Not to *Jinx* your present successful repair efforts ... Looking over ALL of your Brake Lines for signs of similar excessive Rust and Corrosion with "..a Very Jaundiced Eye..." would not hurt a bit. Having Hard Brake Lines Rust through on Vehicles dealing with Mountainous or Hilly Terrain is the very Stuff of Nightmares, let alone losing Brake Pedal on Flat Ground. It strikes me that their Rate of Decay from Salted Roads and Impacted Snow Slush might be similar... and very worthy of inspection for that reason alone.
 
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coolride

coolride

Well-Known Member
Last month I borrowed my father's 2003 Silverado and blew a brake line. It's a regular occurrence around here, that's a fact. I spent a fair amount of time under the TrailBlazer and always looking for bad brake lines. I'll trace everything from the master to the wheels.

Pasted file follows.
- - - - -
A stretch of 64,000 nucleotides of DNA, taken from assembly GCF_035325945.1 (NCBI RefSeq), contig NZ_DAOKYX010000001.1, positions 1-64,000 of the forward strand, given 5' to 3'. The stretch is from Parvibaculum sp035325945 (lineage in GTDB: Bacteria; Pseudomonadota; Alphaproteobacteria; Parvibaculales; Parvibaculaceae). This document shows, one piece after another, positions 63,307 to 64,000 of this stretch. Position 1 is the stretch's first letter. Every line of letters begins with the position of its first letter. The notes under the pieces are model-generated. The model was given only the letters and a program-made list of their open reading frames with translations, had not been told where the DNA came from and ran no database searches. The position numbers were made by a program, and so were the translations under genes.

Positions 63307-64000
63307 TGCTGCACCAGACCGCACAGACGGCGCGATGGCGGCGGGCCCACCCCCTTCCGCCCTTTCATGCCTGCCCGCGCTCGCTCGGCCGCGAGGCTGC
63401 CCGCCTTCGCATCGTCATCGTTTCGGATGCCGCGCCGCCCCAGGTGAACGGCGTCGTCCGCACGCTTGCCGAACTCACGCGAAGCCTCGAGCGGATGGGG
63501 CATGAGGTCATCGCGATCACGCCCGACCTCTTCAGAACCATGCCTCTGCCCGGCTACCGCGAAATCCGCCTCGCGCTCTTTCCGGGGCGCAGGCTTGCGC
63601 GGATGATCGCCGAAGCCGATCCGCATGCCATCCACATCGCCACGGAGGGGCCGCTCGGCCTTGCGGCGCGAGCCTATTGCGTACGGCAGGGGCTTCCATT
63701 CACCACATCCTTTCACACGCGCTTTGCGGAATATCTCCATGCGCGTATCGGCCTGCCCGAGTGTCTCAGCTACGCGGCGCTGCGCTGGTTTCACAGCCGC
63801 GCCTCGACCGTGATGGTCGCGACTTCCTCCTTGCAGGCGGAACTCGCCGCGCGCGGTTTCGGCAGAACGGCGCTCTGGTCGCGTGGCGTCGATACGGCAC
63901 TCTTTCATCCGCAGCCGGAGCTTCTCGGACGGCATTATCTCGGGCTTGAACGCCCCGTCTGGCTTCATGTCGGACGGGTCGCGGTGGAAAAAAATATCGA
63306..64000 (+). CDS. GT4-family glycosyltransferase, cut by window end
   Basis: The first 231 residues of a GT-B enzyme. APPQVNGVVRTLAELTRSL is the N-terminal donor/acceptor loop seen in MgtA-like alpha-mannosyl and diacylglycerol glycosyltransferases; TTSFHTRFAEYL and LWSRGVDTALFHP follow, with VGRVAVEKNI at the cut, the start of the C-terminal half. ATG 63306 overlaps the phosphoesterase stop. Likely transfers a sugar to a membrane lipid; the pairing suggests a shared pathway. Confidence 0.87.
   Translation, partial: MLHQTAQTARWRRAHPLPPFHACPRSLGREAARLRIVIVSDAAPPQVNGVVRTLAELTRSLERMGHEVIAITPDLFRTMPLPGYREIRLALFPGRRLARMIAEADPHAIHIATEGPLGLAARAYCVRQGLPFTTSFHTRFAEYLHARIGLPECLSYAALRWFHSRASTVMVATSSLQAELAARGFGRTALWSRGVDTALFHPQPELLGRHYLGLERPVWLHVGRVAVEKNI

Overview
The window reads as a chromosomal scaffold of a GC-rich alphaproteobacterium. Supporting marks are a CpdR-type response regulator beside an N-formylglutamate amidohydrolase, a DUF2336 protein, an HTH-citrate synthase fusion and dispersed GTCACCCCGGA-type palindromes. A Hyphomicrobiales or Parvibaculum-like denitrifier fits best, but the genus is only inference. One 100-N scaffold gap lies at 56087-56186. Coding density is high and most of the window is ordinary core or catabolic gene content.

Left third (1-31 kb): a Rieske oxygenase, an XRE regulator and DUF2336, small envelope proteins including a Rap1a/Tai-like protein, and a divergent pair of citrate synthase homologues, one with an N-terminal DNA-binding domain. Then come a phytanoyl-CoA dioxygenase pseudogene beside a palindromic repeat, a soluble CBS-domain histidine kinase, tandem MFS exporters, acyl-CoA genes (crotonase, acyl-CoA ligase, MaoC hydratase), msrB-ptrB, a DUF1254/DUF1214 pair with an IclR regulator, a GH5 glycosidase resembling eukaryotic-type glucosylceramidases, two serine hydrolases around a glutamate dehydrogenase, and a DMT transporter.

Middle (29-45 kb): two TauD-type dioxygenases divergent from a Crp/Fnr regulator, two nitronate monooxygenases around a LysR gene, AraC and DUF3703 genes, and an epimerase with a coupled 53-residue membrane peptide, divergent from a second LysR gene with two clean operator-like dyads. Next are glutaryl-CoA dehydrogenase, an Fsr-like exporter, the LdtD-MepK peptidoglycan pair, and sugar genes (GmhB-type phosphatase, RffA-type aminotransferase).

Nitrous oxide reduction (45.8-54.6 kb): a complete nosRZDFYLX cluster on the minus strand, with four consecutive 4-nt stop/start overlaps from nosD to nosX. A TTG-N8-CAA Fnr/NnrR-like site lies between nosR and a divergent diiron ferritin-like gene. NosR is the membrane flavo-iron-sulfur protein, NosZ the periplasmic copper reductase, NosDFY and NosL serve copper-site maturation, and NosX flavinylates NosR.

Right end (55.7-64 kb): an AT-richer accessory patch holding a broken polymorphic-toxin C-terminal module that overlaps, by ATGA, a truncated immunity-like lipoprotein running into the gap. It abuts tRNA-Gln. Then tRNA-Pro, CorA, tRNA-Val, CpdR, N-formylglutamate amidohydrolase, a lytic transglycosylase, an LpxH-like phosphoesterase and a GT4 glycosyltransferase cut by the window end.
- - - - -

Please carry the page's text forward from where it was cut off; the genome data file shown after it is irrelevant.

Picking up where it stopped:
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coolride

coolride

Well-Known Member
Not to *Jinx* your present successful repair efforts ... Looking over ALL of your Brake Lines for signs of similar excessive Rust and Corrosion with "..a Very Jaundiced Eye..." would not hurt a bit. Having Hard Brake Lines Rust through on Vehicles dealing with Mountainous or Hilly Terrain is the very Stuff of Nightmares, let alone losing Brake Pedal on Flat Ground. It strikes me that their Rate of Decay from Salted Roads and Impacted Snow Slush might be similar... and very worthy of inspection for that reason alone.